By Brian Lowther
There is a parasitic disease that kills about 500,000 people worldwide every year called black fever. That makes it the second most deadly parasitic disease in the world after malaria. Actually the medical name for this disease is visceral leishmaniasis (VL). But in India, where it is rampant among the poorest of the poor, it is called kala-azar, or black fever. If you get black fever you die a slow agonizing death as the parasite destroys your liver, spleen and bone marrow.
But here is the crazy thing: black fever is curable. All you need is an antibiotic called Amphotericin B.
So what’s the problem?
Amphotericin B is expensive. The people who need it most would have to work for an entire lifetime to afford it. If you put this in equivalent terms, this medication would cost the average American (making a $40,000 per year salary) $1.7 million.
Enter Victoria Hale. She had an interesting mix of expertise that allowed her to see a solution to this problem. First she was a pharmaceutical scientist. Second she was a veteran of both the biotechnology industry and the FDA.
Her solution: create an effective and safe drug and distribute it for free.
To do this, there were three steps.
- Create the drug. The pharmaceutical industry could easily do this, but research and development is very costly.
- Make sure the drug is effective and safe. Again the pharmaceutical industry could do this but their clinical trials are a very expensive and lengthy process.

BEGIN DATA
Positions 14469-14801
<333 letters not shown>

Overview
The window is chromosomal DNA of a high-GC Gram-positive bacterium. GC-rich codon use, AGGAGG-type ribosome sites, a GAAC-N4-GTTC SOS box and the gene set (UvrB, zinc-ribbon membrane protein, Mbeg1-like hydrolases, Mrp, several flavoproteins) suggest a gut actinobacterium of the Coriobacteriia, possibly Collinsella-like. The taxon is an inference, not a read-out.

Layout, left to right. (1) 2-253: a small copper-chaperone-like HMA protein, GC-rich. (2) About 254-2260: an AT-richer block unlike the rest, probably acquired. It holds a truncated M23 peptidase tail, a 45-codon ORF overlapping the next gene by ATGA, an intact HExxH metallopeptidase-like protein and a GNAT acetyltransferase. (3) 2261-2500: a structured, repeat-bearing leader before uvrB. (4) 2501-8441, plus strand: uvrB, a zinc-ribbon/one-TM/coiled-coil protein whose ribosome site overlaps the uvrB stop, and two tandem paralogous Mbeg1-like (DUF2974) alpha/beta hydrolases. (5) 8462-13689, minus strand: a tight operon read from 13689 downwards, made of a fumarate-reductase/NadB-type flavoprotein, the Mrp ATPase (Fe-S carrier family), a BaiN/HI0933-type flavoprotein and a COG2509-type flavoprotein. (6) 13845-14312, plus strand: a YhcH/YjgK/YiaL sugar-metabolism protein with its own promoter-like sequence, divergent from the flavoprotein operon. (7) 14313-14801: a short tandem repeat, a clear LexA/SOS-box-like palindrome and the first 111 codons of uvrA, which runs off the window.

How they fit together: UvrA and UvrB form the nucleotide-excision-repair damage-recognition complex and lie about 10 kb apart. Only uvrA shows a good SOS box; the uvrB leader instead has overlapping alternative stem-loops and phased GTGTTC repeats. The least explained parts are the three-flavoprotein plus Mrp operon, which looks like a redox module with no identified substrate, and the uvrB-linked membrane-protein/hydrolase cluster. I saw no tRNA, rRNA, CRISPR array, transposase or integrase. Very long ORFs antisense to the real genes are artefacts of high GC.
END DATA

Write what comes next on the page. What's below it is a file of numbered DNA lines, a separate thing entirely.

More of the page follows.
- Distribute the drug to the people that need it.This is where the pharmaceutical industry couldn’t offer much help. For a pharmaceutical to get involved they’d have to believe that they could sell the drug at a high enough price to cover their overhead and produce a profit for their shareholders. This certainly wasn’t the case with black fever. But there was another option available: the Public Health model. This model is built to distribute drugs to the people who need it, but it doesn’t create the drug, or make sure the drug is safe and effective.
Hale’s genius was to launch a not-for-profit pharmaceutical company that would use the strengths of pharmaceuticals and the public health model and eliminate the weaknesses. Thus she launched the Institute for OneWorld Health in 2000 at the age of forty.
Instead of creating a new drug, Hale knew from her experience at the FDA that many promising drugs became abandoned because they were unprofitable. So she and her colleagues at IOWH searched for an abandoned medication that might work. Before long they found an antibiotic called Paromomycin, which originally came on the market in 1961 but was discontinued fifteen years later because it wasn’t profitable.
Next she got the drug tested and approved with funding from philanthropic foundations. Then she turned to governments to facilitate the distribution.
“Because the cost is a mere $10 per patient for a full course of treatment, the government of India was able to cover the entire cost for its citizens. IOWH is lobbying the other countries with large numbers of black fever sufferers to follow suit.”
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I’m convinced that there is a group of believers out there who will be inspired by Victoria Hale and will pool their resources and resolve to eradicate black fever. Maybe they’ll follow her example to develop a vaccine. Because while Hale’s astounding work is absolutely crucial in alleviating the suffering caused by black fever, it won’t place black fever in the archives of human disease. For that to occur the immune systems of every susceptible person on earth must be able to destroy the parasite. For that to occur a vaccine is necessary. Currently there is no vaccine for black fever.